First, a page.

A discussion of the "Joint Statement of the Russian Federation and the People’s Republic of China on the International Relations Entering a New Era and the Global Sustainable Development".
Alex Brocklehurst raises the question is human expansion, economically, psychologically, spiritually, technologically etc, in principle better than contraction?
Alex, Roger and Ray discuss. Alex and Ray push the progressive, enlightenment view, while Roger takes the dual role of a stick-in-the-mud, devil's advocate. Roger hates mud! : - )
Alex Brocklehurst has just had a chapter published in the book Jordan Peterson: Critical Responses.
Roger outlines the Ukrainian crisis, placing this delicate strategic confrontation in its historical and demographic context. Ukraine is a vital strategic interest to the Russian state, but not to the United States of America. Roger argues that states typically regard security as paramount, trumping economic interests and will accept a great deal of damage maintaining their vital strategic interests, and so the West’s threat of economic sanctions are impotent. Is the West playing a losing hand, given that Ukraine is perceived by Russia as a vital buffer zone right on its doorstep, but is 5000 miles from the US? Roger asks us to imagine a mirror of the situation for the US: Russia stations forces in Mexico and Canada, or simply establishes alliances with those countries. Such a move would be intolerable for the US state under the well-established Monroe doctrine.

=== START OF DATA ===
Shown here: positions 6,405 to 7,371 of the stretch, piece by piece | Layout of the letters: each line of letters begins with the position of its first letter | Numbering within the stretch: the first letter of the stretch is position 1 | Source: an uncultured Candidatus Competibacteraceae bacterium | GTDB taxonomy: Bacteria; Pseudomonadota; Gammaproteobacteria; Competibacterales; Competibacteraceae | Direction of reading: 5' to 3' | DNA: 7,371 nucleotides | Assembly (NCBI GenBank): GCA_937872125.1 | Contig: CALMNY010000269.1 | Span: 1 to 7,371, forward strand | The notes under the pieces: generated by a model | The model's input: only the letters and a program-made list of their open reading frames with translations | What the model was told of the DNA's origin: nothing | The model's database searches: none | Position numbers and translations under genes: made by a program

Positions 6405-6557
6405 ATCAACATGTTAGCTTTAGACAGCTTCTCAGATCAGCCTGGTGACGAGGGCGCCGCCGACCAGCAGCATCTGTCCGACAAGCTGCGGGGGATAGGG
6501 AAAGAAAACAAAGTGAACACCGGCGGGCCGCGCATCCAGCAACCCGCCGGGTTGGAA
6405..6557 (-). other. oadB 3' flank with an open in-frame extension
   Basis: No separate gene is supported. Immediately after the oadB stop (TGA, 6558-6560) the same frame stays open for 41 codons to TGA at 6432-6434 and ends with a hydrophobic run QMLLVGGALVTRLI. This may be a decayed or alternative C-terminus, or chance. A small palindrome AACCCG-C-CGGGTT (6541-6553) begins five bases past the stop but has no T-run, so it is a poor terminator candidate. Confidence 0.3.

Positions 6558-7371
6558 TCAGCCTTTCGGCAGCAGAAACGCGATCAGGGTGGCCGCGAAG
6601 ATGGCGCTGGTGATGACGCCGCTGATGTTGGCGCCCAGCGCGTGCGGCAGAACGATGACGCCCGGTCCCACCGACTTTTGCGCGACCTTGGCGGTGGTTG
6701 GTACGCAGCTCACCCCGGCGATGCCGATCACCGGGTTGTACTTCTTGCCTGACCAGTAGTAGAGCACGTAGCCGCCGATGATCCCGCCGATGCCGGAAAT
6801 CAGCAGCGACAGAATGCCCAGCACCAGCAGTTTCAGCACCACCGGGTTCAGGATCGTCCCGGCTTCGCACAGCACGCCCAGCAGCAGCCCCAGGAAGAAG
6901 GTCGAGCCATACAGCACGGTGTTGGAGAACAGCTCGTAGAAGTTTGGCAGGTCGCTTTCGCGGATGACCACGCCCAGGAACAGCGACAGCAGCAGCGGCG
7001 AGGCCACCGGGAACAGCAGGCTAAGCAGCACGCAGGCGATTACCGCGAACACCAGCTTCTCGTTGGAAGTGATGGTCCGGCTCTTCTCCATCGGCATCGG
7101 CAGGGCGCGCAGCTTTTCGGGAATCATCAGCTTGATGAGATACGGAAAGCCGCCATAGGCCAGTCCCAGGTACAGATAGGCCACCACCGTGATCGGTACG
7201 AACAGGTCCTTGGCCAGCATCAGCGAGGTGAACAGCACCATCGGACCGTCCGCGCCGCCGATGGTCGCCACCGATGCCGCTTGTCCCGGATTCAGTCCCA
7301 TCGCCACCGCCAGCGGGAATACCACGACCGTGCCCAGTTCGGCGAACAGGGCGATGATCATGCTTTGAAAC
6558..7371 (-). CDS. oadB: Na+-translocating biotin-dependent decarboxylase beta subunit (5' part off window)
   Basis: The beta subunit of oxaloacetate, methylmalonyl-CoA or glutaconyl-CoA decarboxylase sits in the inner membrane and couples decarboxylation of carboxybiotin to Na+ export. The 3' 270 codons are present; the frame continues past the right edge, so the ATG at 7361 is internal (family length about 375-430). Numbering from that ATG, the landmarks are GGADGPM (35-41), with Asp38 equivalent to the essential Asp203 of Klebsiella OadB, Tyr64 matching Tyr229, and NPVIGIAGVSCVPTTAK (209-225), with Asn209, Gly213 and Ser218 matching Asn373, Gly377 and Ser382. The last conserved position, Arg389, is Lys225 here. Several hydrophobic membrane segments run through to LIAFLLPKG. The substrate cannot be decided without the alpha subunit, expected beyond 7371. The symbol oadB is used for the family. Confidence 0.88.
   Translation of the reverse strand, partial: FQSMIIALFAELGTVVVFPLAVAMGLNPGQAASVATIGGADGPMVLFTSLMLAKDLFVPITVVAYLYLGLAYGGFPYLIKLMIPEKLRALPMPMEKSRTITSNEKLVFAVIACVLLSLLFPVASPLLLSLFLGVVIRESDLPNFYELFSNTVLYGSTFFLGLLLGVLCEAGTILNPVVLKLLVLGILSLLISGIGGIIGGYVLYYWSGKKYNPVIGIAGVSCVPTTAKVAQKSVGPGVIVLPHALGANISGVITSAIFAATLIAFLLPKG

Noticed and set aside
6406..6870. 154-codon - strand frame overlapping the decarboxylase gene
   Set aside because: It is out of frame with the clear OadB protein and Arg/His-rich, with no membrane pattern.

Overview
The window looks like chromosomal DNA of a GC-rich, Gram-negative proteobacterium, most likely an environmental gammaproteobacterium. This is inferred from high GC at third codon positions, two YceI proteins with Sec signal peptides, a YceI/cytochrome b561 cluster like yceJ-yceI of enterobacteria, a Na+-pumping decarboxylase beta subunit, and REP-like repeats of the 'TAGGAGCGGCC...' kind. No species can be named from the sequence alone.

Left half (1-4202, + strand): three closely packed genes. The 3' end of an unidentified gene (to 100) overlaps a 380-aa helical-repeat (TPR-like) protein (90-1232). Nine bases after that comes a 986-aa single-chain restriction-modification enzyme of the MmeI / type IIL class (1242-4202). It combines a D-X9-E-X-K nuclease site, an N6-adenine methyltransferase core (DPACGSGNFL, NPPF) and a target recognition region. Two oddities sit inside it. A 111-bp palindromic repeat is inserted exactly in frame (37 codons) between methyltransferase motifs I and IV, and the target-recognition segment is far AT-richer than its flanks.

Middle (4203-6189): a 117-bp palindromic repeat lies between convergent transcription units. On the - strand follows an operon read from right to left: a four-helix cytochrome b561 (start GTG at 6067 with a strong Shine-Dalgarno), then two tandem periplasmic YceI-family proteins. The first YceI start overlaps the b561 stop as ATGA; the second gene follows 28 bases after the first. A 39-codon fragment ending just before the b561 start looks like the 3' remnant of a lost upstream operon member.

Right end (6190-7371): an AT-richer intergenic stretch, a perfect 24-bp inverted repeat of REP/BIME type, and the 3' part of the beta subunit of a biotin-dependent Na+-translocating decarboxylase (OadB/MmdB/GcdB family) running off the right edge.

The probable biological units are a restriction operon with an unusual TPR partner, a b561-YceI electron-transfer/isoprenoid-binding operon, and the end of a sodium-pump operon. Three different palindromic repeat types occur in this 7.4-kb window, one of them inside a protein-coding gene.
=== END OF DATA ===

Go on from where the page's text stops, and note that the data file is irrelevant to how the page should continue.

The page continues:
(Some sources —for example, the omniscient POLITIFACT, argue that NATO has reneged on an agreement suggested by ...
Defending the Enlightenment through animated philsophy.
"Animated" = Full of life or excitement; lively, vigorous.
"Philosophy" = Love of truth.
An autonomous life is one in which we can make a difference according to our own aims and plans. This is the personal aspect of the enlightenment. However, this is under threat from a perverted alliance of governments and the tech giants.
Enlightenment Defended will repel the dark nihilism of “post-truth”, woke culture, identity politics, and PC-Speak, which are feeding this rotten symbiosis of state and tech giants. To counter this backward step in our society, Enlightenment Defended will catalyse the bright flame of the enlightenment —liberty, reason and progress.
Enlightenment Defended will create a realm that frames our deepest thoughts about life through articles, documentary, animation, poetry, humour, music and myth and philosophical debate. People are many-sided in both apprehension and enjoyment.
Enlightenment Defended will ...